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The doctype or DTD

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The Doctype or DTD

Many coders get confused by all the talk of doctypes and how they affect browsers and the display of their web pages. This article will get right to the point about doctypes and their use.

Doctype is short for its full name "Document Type Definition", or DTD. If you pay attention to what those words mean, you will notice that it is used in your web page, the document, to define the data types, that is, the elements your page contains. This is where your browser learns what a <div> tag means and what its attributes are. Without defining the types, you are leaving the browser free to decide how to define such things itself and it will do the worst thing possible by assuming "quirks mode".

"Quirks" is the mode older browsers settle into due to an issue with Internet Explorer years ago. The folks at Microsoft misinterpreted the W3C web standards in several ways. For example, while all other browser makers understood that margin and padding spacing fell outside the boundaries of a containing element, Microsoft made Internet Explorer put the padding on the inside. Along with other errors, this gave pages written to the standard a "quirky" look in Internet Explorer.

To correct this problem, browsers now look for a proper doctype as the first line of code in every web page. Without it, they assume "quirks" and it's like 1996 all over again. So what does that tell us?

A proper doctype is REQUIRED on each and every web page to guarantee the best adherence to the standard by ALL browsers.

Which Doctype?

There are three: strict, transitional and frameset. Let's look at them individually in reverse order.

Frameset. If you are using frames in your code, this is the one to use.

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  1. <!DOCTYPE html PUBLIC "-//W3C//DTD HTML 4.01 Frameset//EN"
  2.    "http://www.w3.org/TR/html4/frameset.dtd">
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  1. <!DOCTYPE html PUBLIC "-//W3C//DTD XHTML 1.0 Frameset//EN"
  2.    "http://www.w3.org/TR/xhtml1/DTD/xhtml1-frameset.dtd">
Transitional. Transitional allows coders to use markup that was written using HTML elements that are deprecated, that is, those tags that are intended to be dropped from the standard and moved into presentational markup (CSS). If you have an older page containing tags like <center> or <font> or other presentational markup, you can use the transitional doctype while you "transition" the markup in the page to modern standards. Other than that, there is NO reason to use the transitional doctype.

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  1. <!DOCTYPE html PUBLIC "-//W3C//DTD HTML 4.01 Transitional//EN"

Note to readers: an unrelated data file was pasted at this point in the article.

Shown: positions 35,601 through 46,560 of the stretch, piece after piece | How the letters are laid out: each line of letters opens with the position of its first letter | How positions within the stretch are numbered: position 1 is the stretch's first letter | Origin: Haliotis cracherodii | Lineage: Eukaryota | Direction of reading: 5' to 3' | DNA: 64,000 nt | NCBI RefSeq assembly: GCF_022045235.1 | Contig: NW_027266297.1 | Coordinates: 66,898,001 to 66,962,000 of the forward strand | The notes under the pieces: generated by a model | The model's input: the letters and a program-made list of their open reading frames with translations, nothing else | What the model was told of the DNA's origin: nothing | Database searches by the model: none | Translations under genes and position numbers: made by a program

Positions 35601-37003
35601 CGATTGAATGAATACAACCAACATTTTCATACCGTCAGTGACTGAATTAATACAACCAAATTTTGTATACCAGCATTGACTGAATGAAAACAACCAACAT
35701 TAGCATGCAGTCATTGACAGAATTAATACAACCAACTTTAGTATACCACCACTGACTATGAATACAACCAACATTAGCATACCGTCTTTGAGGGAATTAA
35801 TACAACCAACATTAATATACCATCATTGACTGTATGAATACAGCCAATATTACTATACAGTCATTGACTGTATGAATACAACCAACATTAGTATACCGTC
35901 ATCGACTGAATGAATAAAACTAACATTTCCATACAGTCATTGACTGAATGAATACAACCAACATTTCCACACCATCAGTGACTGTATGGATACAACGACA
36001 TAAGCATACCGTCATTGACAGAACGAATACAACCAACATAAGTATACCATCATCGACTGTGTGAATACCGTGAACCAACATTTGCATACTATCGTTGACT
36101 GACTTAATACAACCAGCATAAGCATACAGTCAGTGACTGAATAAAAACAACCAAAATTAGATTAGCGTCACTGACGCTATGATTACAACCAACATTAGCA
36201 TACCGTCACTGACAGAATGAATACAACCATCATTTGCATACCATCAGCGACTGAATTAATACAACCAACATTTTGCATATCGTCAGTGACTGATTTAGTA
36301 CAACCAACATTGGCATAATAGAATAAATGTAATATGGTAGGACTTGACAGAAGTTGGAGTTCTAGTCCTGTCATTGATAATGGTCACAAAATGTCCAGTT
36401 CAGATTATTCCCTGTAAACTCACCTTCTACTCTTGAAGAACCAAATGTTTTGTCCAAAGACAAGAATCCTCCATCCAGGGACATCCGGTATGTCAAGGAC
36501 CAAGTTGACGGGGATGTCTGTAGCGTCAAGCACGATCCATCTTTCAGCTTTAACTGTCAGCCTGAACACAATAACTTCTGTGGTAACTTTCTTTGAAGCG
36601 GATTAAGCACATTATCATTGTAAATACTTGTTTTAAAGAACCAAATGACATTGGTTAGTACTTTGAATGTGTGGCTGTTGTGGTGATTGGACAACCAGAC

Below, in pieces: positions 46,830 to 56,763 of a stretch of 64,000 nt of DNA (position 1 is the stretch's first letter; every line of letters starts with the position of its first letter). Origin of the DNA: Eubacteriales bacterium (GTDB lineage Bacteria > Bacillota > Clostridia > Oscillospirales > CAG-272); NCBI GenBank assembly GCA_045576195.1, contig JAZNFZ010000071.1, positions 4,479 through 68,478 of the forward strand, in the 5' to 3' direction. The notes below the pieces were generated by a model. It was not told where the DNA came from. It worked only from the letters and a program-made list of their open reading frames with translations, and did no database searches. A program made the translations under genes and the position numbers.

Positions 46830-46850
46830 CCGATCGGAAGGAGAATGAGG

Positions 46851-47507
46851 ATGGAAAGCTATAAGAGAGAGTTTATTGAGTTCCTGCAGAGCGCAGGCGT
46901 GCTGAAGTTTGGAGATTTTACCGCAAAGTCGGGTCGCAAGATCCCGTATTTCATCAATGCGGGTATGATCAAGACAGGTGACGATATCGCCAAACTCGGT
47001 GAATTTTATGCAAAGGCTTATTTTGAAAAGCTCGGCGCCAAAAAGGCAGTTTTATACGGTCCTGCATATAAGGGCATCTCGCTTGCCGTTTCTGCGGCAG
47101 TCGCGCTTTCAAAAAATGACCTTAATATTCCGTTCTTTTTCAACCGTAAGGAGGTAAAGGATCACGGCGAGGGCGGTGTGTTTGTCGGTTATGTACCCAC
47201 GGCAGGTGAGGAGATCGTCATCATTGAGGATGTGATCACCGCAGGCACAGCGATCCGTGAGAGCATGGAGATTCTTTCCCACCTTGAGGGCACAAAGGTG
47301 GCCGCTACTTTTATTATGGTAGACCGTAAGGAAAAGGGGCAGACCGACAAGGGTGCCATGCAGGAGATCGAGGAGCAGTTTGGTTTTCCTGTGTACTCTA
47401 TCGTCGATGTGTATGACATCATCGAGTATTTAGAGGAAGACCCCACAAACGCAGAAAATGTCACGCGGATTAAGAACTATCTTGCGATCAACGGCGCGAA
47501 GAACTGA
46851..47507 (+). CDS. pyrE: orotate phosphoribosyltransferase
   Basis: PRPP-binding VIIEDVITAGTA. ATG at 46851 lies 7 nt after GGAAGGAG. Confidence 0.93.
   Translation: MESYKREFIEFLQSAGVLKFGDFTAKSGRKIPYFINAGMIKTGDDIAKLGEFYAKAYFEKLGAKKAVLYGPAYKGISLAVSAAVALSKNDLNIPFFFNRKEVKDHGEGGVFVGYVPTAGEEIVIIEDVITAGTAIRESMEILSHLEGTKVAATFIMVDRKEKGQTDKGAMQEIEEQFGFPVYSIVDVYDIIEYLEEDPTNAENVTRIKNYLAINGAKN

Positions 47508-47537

2.    "http://www.w3.org/TR/html4/loose.dtd">
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  1. <!DOCTYPE html PUBLIC "-//W3C//DTD XHTML 1.0 Transitional//EN"
  2.    "http://www.w3.org/TR/xhtml1/DTD/xhtml1-transitional.dtd">
Strict. ALL newly created pages should use the strict doctype. Strict means you are coding to the current standard with current elements and have moved your presentational information to a CSS stylesheet. Since all new pages should use strict, you can, essentially, forget about the others because they serve no purpose.

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  2.    "http://www.w3.org/TR/html4/strict.dtd">
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  1. <!DOCTYPE html PUBLIC "-//W3C//DTD XHTML 1.0 Strict//EN"
  2.    "http://www.w3.org/TR/xhtml1/DTD/xhtml1-strict.dtd">
By using the correct doctype, the W3C Validator can also warn you of errors in your code before you get too far along. You should always test your pages in as many browsers as you can but one that is modern and standards compliant is best. Firefox and Opera are especially helpful in checking compliant code.

Warning: some browsers, IE specifically, look for the doctype on the very first line of the markup. If any characters of any kind preceed the doctype itself, the browser assumes no doctype is present and goes into quirks mode.

The XML Declaration

In you are reading about XHTML, you will come across this line before the doctypes listed above: <?xml version="1.0" encoding="utf-8"?> . This is a XML "Processing Instruction" or PI. XHTML is, after all, XML formulated as HTML so your page can use HTML elements. But it is XML so it must be declared as such.

Unfortunately, Internet Explorer less than version 7 will stumble on this and go into quirks mode for the same reasons mentioned above. So it is best to just leave this line out for now. Chances are you are serving your page as text/html and declaring XHTML isn't gaining you any benefit anyway. If you are serving XHTML as text/xml+xhtml then you know you are serving browsers that can handle XHTML natively. Then the XML Declaration should be included on the first line. Be aware, though, that Internet Explorer does not handle native XHTML.
Jan 23 '07 #1
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